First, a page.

Does Yamaha upheaval open door to surprise MotoGP switch?

by Simon Patterson
5 min read

When the chance to become a MotoGP rider for 2022 was first offered to Turkish World Superbike star Toprak Razgatlioglu earlier this year, there was some surprise at his decision to reject the premier class in favour of remaining in the production bike series.

But, given the chaos within Yamaha’s grand prix effort since then, might there still be a chance for him to find a route to the grid next season?

Razgatlioglu turned down the chance to head to MotoGP earlier this year when the chance to move to satellite team Petronas Yamaha was first offered to him, electing to remain in the WSB championship instead – and stating that while a switch to MotoGP wasn’t something he was ruling out in the future, his more immediate priority was on winning a world championship in his current paddock.

Toprak Razgatlioglu Yamaha World Superbike

“I like the WorldSBK paddock, and I’m happy racing here,” he said when extending his contract for another two years. “Maybe MotoGP is something I will think about in the future, but for now I am focused completely on getting the job done here in WorldSBK.”

However, there have been two significant developments since that deal – agreed directly with Yamaha and presumably with some sort of option to move him across to MotoGP should both parties desire – was signed, and those big changes could mean that things are far from as clear cut as they seem.

Firstly, there’s the current Superbike championship situation. When the Turk extended his deal back in early July, he was leading the championship – but by a mere two points from dominant six-time title winner Jonathan Rea.

There’s been a big swing since then, though, with a dramatic opening race at this weekend’s Portuguese round of the series handing victory to Razgatlioglu as Rea crashed out – and extending his lead to 45 points.

Toprak Razgatlioglu Yamaha World Superbike

Two races this weekend and two further rounds remain on the calendar on paper, but with the final weekend of the season at Indonesia’s new Mandalika Bay track still far from certain given the progress of construction work at the brand new venue, it could be that there are now only 99 points left on the board – with the momentum firmly in Razgatlıoğlu’s favour.

Whether being champion already in 2021 would be enough to convince him to make the move earlier than planned remains to be seen – but there is one thing that is for sure: the chaos that has gone on within Yamaha’s MotoGP project in the past few months may well have bought the Iwata firm some time to consider its options.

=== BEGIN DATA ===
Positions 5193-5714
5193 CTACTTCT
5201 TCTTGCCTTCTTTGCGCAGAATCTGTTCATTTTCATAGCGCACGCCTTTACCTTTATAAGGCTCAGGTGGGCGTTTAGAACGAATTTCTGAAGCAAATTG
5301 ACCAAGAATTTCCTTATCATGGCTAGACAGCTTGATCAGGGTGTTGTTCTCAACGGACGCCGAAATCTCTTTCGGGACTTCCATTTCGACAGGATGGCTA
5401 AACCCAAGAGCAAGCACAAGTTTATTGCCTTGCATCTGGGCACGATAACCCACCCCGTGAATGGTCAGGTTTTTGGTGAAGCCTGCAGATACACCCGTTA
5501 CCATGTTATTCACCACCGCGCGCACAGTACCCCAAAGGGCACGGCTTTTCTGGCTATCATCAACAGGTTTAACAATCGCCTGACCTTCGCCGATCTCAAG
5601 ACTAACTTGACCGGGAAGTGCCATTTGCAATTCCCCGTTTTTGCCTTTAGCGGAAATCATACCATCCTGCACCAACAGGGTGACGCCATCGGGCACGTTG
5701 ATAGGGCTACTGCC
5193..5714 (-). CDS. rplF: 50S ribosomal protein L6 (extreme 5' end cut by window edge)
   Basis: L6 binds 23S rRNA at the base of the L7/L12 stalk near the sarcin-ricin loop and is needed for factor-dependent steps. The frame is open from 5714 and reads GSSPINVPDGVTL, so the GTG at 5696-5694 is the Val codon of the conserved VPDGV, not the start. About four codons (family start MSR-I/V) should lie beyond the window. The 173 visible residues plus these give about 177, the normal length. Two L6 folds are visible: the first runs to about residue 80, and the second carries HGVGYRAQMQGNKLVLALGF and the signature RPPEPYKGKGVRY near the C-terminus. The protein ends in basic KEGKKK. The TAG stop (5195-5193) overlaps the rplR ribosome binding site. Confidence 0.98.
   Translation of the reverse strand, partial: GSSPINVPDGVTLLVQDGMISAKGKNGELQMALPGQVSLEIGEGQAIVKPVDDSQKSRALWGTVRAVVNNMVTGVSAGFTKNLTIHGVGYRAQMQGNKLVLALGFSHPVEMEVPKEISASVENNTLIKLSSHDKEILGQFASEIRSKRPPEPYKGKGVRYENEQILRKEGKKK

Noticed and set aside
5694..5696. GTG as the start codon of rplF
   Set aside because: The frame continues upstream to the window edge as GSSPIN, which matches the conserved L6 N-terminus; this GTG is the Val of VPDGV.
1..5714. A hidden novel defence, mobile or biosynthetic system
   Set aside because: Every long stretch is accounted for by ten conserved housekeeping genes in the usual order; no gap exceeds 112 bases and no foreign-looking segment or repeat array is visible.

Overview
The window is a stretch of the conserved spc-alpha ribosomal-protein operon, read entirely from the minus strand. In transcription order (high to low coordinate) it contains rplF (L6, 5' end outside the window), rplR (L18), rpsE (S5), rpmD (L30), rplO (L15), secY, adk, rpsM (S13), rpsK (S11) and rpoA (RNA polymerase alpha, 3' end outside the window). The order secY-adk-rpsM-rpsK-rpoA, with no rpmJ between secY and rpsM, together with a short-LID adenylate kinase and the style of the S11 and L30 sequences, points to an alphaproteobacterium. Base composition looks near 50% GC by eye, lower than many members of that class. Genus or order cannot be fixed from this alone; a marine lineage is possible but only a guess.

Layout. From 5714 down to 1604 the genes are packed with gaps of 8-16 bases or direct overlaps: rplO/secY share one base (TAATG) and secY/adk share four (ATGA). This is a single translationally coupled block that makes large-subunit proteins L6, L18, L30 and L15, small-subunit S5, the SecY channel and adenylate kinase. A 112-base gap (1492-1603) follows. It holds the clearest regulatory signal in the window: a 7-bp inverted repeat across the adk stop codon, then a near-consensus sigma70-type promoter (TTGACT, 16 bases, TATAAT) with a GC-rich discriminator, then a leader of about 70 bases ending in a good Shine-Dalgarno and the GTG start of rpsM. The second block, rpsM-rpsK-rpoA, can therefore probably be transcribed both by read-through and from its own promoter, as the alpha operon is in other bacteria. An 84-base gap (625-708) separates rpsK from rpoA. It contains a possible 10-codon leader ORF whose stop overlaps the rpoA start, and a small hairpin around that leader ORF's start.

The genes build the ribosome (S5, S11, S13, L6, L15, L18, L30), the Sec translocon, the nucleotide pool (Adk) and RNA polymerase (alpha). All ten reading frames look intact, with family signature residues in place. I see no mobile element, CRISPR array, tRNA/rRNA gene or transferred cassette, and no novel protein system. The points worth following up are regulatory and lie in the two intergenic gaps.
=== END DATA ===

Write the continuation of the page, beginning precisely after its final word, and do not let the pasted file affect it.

Firstly, the unexpected and controversial departure of Maverick Vinales mid-season and Franco Morbidelli’s subsequent promotion to the factory squad to replace him meant that there was not one but two seats open at the satellite team following the news of Valentino Rossi’s retirement.

Franco Morbidelli Yamaha MotoGP

Then came the shock departure of Petronas as title sponsor of the Sepang Racing Team outfit – and the chaos that has engulfed the squad since. Initially set to be taken over by a joint venture of team principal Razlan Razali and Johan Stigefelt, it seems that the Malaysian has launched something of a coup to take sole control from the former grand prix racer Swede.

As the team was searching for new title sponsorship for 2022 (and wooing energy provider WithU to take over from Petronas), Andrea Dovizioso was quickly snapped up as one of the team’s riders to ensure an Italian name on a bike that’s hopefully going to be sponsored by an Italian company.

However, with rumoured second rider Darryn Binder (currently in Moto3 for the team) believed to have secured his place through some contract conditions that originally pledged him a Moto2 move until that part of the team was dissolved, it seems like Razali’s takeover has ended those ambitions by cutting Stigefelt out and rendering Binder’s contract with him null and void.

Darryn Binder Moto3

That would mean that the oufit still very much in the market for a second rider – and while Razgatlioglu might not have been interested in making the move to the team back in July when a maiden world title was only an ambition and not a strong possibility, it could be that his thinking has changed in the intervening three months.

Equally important is that another hurdle that worked to prevent the 24-year-old from jumping at the chance has potentially also been solved. It’s believed by The Race’s sources in the paddock that the financial terms initially offered by SRT, knowing that a split from Petronas was imminent, were significantly lower than even the salary that Razgatlioglu currently earns from Yamaha in WSB.

However, with Yamaha set to save upwards of multiple millions of Euros in 2022 by not having to pay Vinales’ salary (with Morbidelli believed to be earning significantly less),  it’s already shown their willingness to invest that cash elsewhere by signing up Dovizioso on a contract direct with the manufacturer and not the team.

Andrea Dovizioso Petronas Yamaha MotoGP

Should some more of that money be invested in tempting Razgatlioglu away from production machinery, then it could be another roadblock that’s been overcome. It’s also probably a sensible business decision for the manufacturer, given what the Turkish rider would bring to the championship for Yamaha.

A natural showman who has made a mark on WSB this year not just with hard but exciting riding, but also with stoppies, wheelies and showboating, he’s been an integral part of making the 2021 championship the most exciting in a decade as he’s taken the fight to Rea – and MotoGP will be keen to capitalise on that entertainment factor by exploiting any opportunity to promote him as quickly as possible.

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